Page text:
The hit men moved in on their target, shot him dead and then disappeared in a matter of seconds. It would have been a perfect case for José Ibarra Limón, one of this violent border city’s most dogged crime investigators — had he not been the victim.
Mexico has never been particularly adept at bringing criminals to justice, and the drug war has made things worse. Investigators are now swamped with homicides and other drug crimes, most of which they will never crack. On top of the standard obstacles — too little expertise, too much corruption — is one that seems to grow by the day: outright fear of becoming the next body in the street.
Mr. Ibarra was killed on July 27 in what his bosses at the federal attorney general’s office consider an assassination related to a case he was investigating. As if to prove the point, less than a month later, one of the lawyers who had worked for Mr. Ibarra also turned up dead. Two days afterward, an investigator named to replace Mr. Ibarra insisted on being transferred out of Ciudad Juárez, Mexico’s murder capital.
The current prosecutor investigating Mr. Ibarra’s cases is working anonymously, his or her name kept secret by the government.
The Mexican government knows that revamping its problem-plagued justice system is an essential part of breaking the cartels that control vast areas of Mexico. Major efforts are under way to make the judiciary faster and fairer, and the United States has contributed millions of dollars to help bring more criminals to justice.
But even with training programs by American lawyers and judges, American aid to improve forensics and screen more effectively for corruption, as well as other cross-border initiatives, the traffickers and the cumulative pressures they are putting on the judiciary are straining it as never before.
“Obviously what happened affects us,” said Hector García Rodríguez, the federal prosecutor in Juárez and the supervisor of the slain investigator. “We’re still working. We can’t stop. But we know the dangers we face.”
President Felipe Calderón points to the arrests of more than 50,000 people on drug charges since he began his antidrug offensive in December 2006. Many of the arrests appear to have come from top-notch detective work. Other suspects, though, are quietly released after they have been paraded before the news media.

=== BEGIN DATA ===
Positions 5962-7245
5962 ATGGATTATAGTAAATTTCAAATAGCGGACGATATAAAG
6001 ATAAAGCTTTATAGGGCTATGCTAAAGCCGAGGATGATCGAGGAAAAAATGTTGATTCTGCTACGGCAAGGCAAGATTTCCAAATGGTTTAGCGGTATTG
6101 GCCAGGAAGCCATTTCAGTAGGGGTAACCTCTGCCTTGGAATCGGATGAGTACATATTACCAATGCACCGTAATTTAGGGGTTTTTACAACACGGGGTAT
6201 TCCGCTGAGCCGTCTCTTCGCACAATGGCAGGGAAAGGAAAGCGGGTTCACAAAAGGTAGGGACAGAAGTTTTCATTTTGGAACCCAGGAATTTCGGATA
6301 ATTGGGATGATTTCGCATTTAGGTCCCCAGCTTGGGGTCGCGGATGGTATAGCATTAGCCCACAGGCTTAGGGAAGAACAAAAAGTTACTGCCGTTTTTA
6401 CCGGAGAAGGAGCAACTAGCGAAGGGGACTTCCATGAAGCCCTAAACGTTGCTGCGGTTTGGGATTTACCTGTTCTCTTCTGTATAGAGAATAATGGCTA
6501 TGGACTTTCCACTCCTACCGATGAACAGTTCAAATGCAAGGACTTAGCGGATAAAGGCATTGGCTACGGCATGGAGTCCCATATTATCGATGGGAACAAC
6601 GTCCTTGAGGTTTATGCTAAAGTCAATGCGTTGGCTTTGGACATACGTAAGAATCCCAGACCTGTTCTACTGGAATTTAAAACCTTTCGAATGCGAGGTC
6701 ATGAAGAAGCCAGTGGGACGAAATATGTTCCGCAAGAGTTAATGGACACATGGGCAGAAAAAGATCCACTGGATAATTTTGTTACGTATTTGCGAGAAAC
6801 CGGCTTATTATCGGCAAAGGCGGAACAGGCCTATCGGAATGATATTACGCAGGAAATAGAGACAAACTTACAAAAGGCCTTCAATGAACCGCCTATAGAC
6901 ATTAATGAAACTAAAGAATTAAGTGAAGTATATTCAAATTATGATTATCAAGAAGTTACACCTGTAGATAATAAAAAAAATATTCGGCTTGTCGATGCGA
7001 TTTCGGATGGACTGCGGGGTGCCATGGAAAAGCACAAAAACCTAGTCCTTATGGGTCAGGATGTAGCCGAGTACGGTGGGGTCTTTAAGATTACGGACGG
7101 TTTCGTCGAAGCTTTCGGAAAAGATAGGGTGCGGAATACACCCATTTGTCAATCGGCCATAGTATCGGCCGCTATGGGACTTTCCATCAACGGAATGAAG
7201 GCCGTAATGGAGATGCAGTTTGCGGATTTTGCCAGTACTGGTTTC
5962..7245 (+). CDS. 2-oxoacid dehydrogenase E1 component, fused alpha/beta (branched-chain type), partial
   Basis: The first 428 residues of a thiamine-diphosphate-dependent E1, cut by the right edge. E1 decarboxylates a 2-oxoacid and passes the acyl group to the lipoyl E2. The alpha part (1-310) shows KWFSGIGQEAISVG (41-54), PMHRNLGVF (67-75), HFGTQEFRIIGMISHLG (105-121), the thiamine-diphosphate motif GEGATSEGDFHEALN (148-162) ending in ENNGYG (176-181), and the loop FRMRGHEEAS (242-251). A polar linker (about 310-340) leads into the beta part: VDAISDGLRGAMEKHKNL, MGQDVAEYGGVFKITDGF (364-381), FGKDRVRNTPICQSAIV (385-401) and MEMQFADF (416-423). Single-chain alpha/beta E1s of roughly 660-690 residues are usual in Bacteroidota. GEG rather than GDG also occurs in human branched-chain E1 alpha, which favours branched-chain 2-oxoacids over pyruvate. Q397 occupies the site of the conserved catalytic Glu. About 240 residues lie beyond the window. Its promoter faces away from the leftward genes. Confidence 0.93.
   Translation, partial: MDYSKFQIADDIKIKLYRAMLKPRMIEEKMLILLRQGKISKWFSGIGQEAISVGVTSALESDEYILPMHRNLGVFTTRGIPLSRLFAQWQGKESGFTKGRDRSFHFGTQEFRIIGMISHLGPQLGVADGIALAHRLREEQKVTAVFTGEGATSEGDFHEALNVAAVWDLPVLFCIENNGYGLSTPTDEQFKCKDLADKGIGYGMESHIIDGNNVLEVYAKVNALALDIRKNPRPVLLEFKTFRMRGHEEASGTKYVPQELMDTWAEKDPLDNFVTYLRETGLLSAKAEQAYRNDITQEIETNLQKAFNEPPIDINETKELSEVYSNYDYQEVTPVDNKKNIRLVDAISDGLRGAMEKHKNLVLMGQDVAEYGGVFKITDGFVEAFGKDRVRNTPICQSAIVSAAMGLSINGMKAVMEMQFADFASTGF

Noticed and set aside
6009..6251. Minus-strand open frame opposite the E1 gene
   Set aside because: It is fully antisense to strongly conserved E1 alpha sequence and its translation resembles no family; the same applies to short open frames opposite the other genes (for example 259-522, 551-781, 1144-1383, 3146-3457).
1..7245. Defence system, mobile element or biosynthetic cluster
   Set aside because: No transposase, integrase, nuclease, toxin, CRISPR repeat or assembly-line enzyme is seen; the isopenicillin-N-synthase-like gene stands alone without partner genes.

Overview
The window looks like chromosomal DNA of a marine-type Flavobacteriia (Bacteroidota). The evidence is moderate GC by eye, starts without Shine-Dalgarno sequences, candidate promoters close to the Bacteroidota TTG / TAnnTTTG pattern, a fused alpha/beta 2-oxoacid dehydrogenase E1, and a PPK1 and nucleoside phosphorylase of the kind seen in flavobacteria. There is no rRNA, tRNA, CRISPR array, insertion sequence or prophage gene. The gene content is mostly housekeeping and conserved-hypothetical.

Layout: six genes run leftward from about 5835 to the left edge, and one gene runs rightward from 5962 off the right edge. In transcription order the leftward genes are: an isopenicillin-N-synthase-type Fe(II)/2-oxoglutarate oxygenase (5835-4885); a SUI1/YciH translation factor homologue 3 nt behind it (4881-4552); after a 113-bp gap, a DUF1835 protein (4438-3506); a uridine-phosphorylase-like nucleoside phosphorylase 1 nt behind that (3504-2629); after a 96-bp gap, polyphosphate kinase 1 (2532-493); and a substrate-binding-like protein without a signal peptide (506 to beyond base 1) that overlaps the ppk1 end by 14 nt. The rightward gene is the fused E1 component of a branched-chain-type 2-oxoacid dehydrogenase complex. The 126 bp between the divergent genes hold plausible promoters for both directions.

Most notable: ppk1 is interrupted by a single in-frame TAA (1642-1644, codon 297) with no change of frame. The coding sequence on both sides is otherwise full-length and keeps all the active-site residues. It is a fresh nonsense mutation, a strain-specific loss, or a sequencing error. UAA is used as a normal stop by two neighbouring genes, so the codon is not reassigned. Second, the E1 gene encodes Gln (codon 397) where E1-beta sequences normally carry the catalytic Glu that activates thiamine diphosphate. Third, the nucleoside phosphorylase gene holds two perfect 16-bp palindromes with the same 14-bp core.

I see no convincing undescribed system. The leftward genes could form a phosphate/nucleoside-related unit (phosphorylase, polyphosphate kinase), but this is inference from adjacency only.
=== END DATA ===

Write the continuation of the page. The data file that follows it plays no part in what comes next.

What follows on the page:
The federal government refused to provide statistics on how many arrests had resulted in convictions, how many suspects were still under investigation or how many arrests had proved to be mistakes. But independent reviews by scholars suggest that only about a quarter of crimes in Mexico are ever reported and that only a small fraction ever result in convictions.
Compounding matters is the sheer number of crimes, especially murders. On a single September night in Ciudad Juárez, 18 men were shot to death in a drug treatment center near the border, more than the number of killings all year long in El Paso, just across the Texas border.
“Law enforcement is overwhelmed,” said David A. Shirk, a professor at the University of San Diego and the principal investigator for the Justice in Mexico Project, a binational research initiative. “If you have murders with 13 bodies one day and then you have 4 more the next, there’s not a lot of investigation into who pulled the trigger specifically.”
Fear Gets in the Way
It is also similar in that the perpetrators remain at large. Fear prevents many cases from being solved because investigators hesitate to dig too deeply, and witnesses refuse to talk.
“Nobody cooperates with anything,” Mr. García complained. “They’re too afraid. Nobody wants to say what they saw. Nobody wants to give you a plate number.”
Mexico is promoting confidential telephone lines and rewards to encourage witnesses, but resistance lingers, especially when news reports circulate about threats made to those who do call in. And there is considerable doubt that the reward money is worth the risk.
The attacks on investigators only magnify the problem.
“If you had a difficult case, you went to him and said, ‘Ibarra, what do you think?’ ” Mr. García said. Now in trying to solve Mr. Ibarra’s murder, his colleagues wonder aloud how he might have pursued his killers, possibly four men in all, who shot him many times in the head with .45-caliber and 9-millimeter weapons.
The slain journalist’s wife, Blanca Martínez, said that she had met once with Mr. Ibarra, but that she did not think he had been murdered for closing in on her husband’s killers, despite his reputation for solving difficult crimes.
“I don’t think he was really investigating,” she said. Prosecutors had asked once to interview her young daughter, a witness, but had never followed up, Ms. Martínez said.
Pedro Torres, Mr. Rodríguez’s editor and close friend, was similarly unimpressed with the government’s effort to find the killers of his top police reporter.
Investigators waited for months before visiting the newsroom, interviewing some of Mr. Rodríguez’s co-workers and getting copies of his articles. The government has not yet established whether Mr. Rodríguez’s killing stemmed from his work as a police reporter, infuriating his colleagues, who are convinced that such a connection is clear.
“He’s the godfather of my child,” Mr. Torres said. “I’ve known him for years. They’ve never talked to me. What kind of investigation is that?”
One of the forensic specialists who photograph bodies, lift fingerprints and count spent bullets at Juárez homicide scenes complained that by the time he arrived at a site, significant tampering had already taken place.